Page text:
Morocco on Wednesday condemned a decision by European lawmakers to scrap a fishing accord that earned the North African kingdom more than euro36 million ($47 million) a year, saying the move has "serious consequences" for its relationship with its largest trading partner.
The European Union parliament voted Wednesday not to extend the deal on the grounds it cost too much, overly exploited fishing stocks and did not sufficiently benefit the people of the Western Sahara, off whose coast most of the fishing occurred. The vote was 326-296, with 58 abstentions.
The legal status of Western Sahara was a major concern. Morocco annexed the region in 1975 and considers it an integral part of its territory, despite a separatist movement seeking independence.
European lawmakers have suggested a new deal should be struck that does not include the waters off Western Sahara. The original deal technically expired in February.
"In addition to the aforementioned economic, ecological, environmental and other shortcomings of the protocol, there are disputed legal issues with regards to the Western Sahara," said the parliament's report on the agreement. "In the case of this agreement, the issue at hand concerns whether or not the agreement directly benefits the Sahrawi people."
In a statement carried by the state news agency, the Moroccan Foreign Ministry called the decision "a regrettable development with serious consequences for cooperation between Morocco and the European Union in fishing."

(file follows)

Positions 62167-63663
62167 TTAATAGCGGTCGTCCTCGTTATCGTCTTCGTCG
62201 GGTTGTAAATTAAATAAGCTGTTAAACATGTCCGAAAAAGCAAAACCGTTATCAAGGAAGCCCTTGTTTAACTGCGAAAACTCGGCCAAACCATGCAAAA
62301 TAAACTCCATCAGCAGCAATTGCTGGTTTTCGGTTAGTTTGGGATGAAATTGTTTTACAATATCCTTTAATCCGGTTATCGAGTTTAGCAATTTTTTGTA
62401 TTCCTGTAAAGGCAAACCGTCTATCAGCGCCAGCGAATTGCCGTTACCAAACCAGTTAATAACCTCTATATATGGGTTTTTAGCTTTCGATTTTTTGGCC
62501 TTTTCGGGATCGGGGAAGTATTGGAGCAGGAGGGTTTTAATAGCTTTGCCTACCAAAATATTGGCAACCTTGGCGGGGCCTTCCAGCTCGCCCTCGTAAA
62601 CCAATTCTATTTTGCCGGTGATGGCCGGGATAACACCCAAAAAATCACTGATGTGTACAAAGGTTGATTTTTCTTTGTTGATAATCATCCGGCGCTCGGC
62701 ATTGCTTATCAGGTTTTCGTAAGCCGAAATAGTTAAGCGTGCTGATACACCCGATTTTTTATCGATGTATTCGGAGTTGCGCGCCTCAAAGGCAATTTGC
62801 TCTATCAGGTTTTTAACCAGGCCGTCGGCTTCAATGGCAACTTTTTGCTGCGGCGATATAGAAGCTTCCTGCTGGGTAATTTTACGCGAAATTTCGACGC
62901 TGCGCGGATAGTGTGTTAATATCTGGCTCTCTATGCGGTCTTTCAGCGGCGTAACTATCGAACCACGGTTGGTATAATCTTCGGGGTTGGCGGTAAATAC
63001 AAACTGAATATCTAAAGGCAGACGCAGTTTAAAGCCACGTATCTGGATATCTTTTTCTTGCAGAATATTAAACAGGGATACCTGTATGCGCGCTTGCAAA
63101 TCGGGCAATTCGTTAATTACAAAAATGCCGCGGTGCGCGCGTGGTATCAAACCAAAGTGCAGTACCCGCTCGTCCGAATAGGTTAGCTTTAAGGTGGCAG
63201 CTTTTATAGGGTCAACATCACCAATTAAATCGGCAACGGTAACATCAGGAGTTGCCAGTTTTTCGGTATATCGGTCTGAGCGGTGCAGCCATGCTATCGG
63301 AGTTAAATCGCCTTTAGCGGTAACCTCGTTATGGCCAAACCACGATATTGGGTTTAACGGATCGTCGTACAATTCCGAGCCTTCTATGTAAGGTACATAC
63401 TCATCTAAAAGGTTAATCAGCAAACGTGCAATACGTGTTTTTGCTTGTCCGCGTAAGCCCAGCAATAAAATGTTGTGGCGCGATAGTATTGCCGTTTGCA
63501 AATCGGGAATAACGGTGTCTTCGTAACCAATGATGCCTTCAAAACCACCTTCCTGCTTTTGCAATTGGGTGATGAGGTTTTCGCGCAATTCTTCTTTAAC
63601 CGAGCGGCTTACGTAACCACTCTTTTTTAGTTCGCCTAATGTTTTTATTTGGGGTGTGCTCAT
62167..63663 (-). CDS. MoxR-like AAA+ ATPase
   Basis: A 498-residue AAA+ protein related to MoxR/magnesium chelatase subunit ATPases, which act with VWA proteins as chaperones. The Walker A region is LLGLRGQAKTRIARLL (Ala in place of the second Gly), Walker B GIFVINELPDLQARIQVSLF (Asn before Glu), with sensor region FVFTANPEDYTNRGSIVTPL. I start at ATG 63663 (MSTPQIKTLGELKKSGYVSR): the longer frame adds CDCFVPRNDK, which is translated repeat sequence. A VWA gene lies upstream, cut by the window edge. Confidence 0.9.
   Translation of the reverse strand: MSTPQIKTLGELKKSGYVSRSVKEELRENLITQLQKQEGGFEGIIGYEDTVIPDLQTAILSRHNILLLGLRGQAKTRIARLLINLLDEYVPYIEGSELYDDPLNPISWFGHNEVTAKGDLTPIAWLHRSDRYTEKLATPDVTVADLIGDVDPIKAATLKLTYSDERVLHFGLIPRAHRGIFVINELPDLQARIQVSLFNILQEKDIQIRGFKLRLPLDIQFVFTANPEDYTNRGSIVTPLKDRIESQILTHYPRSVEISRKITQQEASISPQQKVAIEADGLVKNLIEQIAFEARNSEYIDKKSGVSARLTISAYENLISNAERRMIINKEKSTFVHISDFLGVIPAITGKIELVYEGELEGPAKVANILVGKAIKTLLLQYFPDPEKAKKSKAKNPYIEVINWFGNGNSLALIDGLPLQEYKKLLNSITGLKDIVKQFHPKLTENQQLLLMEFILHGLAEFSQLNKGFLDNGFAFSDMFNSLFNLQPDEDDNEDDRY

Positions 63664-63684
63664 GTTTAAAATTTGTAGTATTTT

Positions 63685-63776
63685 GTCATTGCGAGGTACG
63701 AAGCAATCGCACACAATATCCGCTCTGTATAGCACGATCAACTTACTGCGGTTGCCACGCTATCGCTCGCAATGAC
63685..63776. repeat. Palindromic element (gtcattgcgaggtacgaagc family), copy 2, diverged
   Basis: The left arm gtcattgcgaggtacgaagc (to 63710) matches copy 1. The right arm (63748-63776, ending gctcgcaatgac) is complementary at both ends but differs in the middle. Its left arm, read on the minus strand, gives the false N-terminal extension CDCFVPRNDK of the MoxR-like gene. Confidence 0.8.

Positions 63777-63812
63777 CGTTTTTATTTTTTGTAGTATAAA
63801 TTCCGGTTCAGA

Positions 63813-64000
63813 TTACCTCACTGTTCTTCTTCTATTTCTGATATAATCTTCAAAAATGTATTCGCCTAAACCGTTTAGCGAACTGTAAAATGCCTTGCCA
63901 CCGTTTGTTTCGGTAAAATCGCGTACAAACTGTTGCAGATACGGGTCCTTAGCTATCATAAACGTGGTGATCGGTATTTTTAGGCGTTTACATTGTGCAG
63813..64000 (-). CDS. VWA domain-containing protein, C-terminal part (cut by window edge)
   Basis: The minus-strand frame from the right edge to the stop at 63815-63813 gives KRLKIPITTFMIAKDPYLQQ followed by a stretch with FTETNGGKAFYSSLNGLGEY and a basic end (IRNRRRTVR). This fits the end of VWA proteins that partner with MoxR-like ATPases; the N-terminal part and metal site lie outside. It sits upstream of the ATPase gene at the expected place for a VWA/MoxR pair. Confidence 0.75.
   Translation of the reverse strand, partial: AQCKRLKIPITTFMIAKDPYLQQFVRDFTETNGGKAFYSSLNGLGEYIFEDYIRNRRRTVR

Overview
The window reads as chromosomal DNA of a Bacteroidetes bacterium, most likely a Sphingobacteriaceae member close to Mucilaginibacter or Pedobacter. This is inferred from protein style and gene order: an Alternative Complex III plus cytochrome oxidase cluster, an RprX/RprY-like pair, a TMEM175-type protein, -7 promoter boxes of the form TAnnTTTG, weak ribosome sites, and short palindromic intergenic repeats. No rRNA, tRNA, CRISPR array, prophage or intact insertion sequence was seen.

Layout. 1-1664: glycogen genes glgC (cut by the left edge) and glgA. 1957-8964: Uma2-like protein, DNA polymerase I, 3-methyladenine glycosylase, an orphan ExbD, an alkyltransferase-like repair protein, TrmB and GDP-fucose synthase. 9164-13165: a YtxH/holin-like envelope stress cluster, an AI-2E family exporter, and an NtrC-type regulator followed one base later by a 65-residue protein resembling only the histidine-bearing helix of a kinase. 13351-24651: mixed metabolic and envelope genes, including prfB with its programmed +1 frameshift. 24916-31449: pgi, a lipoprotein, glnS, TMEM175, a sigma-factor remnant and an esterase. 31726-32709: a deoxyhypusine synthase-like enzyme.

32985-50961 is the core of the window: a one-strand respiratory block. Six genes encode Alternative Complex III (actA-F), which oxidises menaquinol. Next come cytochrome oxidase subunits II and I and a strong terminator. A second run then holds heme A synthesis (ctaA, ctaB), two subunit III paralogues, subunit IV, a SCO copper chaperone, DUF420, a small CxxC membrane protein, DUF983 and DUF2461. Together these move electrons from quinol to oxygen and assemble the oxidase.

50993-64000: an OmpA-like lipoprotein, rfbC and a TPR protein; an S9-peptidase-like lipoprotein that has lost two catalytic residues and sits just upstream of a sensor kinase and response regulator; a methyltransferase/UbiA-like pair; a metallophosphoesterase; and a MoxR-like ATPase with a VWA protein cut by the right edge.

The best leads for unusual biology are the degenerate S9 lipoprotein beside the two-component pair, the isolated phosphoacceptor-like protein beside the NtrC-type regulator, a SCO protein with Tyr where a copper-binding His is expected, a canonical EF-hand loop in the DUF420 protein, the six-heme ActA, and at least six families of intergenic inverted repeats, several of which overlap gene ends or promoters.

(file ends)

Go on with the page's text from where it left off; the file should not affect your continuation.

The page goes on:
"(This) is an opportunity for a global reevaluation of Morocco's partnership with the EU," it said.
Cash-strapped Morocco has seen growth slide in the last few years in the face of lower agricultural yields and dropping tourist numbers due to the European economic crisis. Government spending also has increased, raising wages and subsidies to ward off the popular discontent that has swept across the Arab world, ousting longtime leaders.
Morocco did get a note of support from at least one EU diplomat. The bloc's ambassador to Morocco, Eneko Landaburu, said the parliament's vote went against the advice of member states and the European Commission.
"I regret it for our relations with the Kingdom of Morocco," he said in a statement.